The NBA Finals matchup is set, with Stephen Curry and the Warriors taking on Jayson Tatum and the Celtics. Who will be crowned champs? The Crossover staff makes its picks.
Howard Beck: Warriors in 7
This should be fun … and tense, and taut and very, very close. The Warriors, making their sixth Finals appearance in eight years, are still a scoring machine with Steph and Klay Thompson, now aided by young guns like Jordan Poole and Andrew Wiggins. The Celtics will be, by far, the best defense Golden State has faced this postseason. And as stout as the Warriors D is, they’ll have their hands full with Tatum and Jaylen Brown. The series might just come down to intangibles like Finals experience and home court advantage, both of which favor the Warriors.
Chris Herring: Warriors in 7
Boston matches up extremely well with Golden State, enough to where it’s hard not to pick the Celtics here. The defense is certainly good enough to fluster the Dubs’ offense into turning the ball over at times. And I think Boston will be able to target Jordan Poole’s defense. Yet I think Golden State benefits from its experience on this stage, and does just enough to win, leading to Steph’s first NBA Finals MVP.
Rohan Nadkarni: Warriors in 7
Boston’s defense will give the Warriors trouble. At the same time, Golden State has been incredible with both Steph and Dray in the lineup this season, and I think the Dubs have a deeper team as well. The Warriors can hold up defensively, and they’ll present Boston with the most sophisticated offensive attack the Celts have seen all postseason. Add in the experience edge, and I like the Golden State’s chances.
Chris Mannix: Celtics in 6
Boston is banged up, and experience in these moments does matter (hello, Oklahoma City). But the Celtics’ defense might be the best the NBA has seen in decades, and the mental toughness this team has shown in the conference playoffs offers optimism that Boston won’t be overwhelmed in the Finals. I think the Celtics force a lot of Golden State turnovers (who doesn’t?), find ways to attack Curry and Thompson and win on their home floor.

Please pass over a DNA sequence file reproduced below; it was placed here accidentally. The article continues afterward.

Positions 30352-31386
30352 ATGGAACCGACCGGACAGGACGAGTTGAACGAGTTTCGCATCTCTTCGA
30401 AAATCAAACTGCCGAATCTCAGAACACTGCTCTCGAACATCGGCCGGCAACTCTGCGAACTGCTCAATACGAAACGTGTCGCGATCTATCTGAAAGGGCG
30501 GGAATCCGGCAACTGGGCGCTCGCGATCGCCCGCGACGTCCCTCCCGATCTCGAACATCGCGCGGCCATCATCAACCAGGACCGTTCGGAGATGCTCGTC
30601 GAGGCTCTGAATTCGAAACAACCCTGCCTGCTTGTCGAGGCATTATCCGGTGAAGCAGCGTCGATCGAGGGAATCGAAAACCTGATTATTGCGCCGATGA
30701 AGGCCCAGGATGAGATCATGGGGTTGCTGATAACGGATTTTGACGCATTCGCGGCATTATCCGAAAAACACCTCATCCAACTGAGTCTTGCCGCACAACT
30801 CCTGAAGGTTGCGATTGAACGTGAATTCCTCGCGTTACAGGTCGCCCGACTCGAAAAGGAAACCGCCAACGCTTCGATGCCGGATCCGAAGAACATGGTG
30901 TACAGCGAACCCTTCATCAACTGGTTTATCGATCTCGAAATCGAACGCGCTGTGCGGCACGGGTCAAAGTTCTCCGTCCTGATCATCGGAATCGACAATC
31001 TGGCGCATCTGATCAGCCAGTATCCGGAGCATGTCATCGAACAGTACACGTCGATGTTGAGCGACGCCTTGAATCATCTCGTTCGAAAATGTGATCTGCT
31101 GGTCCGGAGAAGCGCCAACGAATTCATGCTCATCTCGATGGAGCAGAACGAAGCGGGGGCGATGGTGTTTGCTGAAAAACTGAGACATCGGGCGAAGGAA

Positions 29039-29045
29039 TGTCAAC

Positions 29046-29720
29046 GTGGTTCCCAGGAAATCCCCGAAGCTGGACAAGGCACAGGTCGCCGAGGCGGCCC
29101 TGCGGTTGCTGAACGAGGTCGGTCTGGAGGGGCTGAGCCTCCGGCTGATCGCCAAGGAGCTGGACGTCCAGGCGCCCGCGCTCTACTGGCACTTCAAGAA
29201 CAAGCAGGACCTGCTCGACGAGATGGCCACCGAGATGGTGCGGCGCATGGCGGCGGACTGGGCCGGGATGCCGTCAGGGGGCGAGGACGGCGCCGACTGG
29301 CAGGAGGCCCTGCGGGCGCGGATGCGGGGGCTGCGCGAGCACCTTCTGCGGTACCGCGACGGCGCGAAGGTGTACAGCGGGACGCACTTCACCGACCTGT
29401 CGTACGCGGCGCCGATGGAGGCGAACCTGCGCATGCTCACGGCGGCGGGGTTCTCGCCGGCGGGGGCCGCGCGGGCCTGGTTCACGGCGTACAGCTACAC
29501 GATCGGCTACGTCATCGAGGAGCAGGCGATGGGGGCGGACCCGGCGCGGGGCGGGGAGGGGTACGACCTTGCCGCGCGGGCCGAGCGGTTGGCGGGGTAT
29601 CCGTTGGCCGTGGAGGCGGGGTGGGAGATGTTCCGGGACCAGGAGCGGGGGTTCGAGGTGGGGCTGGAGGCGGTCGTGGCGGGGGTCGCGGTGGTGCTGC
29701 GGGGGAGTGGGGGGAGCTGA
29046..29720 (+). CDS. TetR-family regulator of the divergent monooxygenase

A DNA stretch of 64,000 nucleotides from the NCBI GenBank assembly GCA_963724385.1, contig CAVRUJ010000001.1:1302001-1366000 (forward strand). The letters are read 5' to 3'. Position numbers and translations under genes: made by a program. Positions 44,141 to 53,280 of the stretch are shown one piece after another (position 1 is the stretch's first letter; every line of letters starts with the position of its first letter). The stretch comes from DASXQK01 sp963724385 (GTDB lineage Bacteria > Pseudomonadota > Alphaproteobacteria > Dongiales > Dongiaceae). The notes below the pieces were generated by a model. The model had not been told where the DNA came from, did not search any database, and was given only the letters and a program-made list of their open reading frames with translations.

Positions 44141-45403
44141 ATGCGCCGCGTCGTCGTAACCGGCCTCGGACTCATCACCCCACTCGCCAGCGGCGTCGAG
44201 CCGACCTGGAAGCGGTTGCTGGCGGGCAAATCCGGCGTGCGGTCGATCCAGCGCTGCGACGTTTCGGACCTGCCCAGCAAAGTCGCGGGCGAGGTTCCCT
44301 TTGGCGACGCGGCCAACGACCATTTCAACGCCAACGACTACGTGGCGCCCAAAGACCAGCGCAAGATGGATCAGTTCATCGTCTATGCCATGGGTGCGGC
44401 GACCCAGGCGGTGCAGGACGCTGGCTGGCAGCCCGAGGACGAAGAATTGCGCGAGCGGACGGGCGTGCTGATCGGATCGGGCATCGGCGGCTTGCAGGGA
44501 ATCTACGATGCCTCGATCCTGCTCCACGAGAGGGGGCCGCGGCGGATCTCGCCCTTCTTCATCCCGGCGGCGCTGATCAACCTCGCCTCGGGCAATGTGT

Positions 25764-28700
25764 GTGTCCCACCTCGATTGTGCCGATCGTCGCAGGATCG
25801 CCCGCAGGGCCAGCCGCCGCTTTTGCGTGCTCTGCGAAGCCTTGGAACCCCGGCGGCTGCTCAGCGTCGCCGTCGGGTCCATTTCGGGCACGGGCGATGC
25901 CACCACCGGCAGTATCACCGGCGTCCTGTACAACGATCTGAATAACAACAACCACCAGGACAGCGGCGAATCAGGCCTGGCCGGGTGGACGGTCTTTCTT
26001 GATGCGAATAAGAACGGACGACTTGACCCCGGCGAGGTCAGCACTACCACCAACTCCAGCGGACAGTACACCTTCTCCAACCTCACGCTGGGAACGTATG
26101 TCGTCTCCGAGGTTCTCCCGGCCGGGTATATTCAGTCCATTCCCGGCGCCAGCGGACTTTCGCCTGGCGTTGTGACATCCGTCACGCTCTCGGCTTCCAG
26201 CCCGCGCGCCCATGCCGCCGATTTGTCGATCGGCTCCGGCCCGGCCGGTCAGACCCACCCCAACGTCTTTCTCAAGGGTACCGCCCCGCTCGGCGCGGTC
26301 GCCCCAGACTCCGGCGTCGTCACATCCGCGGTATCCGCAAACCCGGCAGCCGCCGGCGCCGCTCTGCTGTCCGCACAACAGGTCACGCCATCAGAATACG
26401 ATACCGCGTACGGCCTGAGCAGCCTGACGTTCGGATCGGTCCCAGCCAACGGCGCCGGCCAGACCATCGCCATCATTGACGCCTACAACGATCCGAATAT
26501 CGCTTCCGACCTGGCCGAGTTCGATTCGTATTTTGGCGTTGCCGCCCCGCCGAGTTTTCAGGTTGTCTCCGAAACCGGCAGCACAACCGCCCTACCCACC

Michael Pina: Celtics in 6
The Warriors have not gone up against a defense as formidable as Boston’s in these playoffs. It’s a shape-shifting, switch-happy group that has no clear point of vulnerability. Everyone is a plus defender. Everyone is versatile. There is no obvious weakness. Golden State has the No. 1 offense in this postseason for a reason, though. With Steph Curry, Klay Thompson and Draymond Green on the court, they flow through actions at a speed that makes most opponents feel vertigo. But in so many ways, the Celtics were built to slow them down. And if the Warriors want to prevail, they’ll likely need to hit more tough shots than they’re used to, while hoping Boston goes cold on the other end.
John Gonzalez: Warriors in 7
The Celtics have run through an absurd collection of talent to reach this point, dispatching the Nets (everyone’s fashionably wrong postseason pick), the Bucks (last year’s champs) and the Heat (the No. 1 seed in the East). As much as it pains me, Ime Udoka’s crew is playing as well as anyone possibly could. But I’m a sucker for continuity. As our SI teammate Howard Beck just outlined, Steph Curry and the Warriors have been together for a long while now, and they’ve been to the finals in six of the last eight seasons. There’s a lot to be said for experience and understanding what to expect on the biggest stage.
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Ashley Nicole Moss: Warriors in 6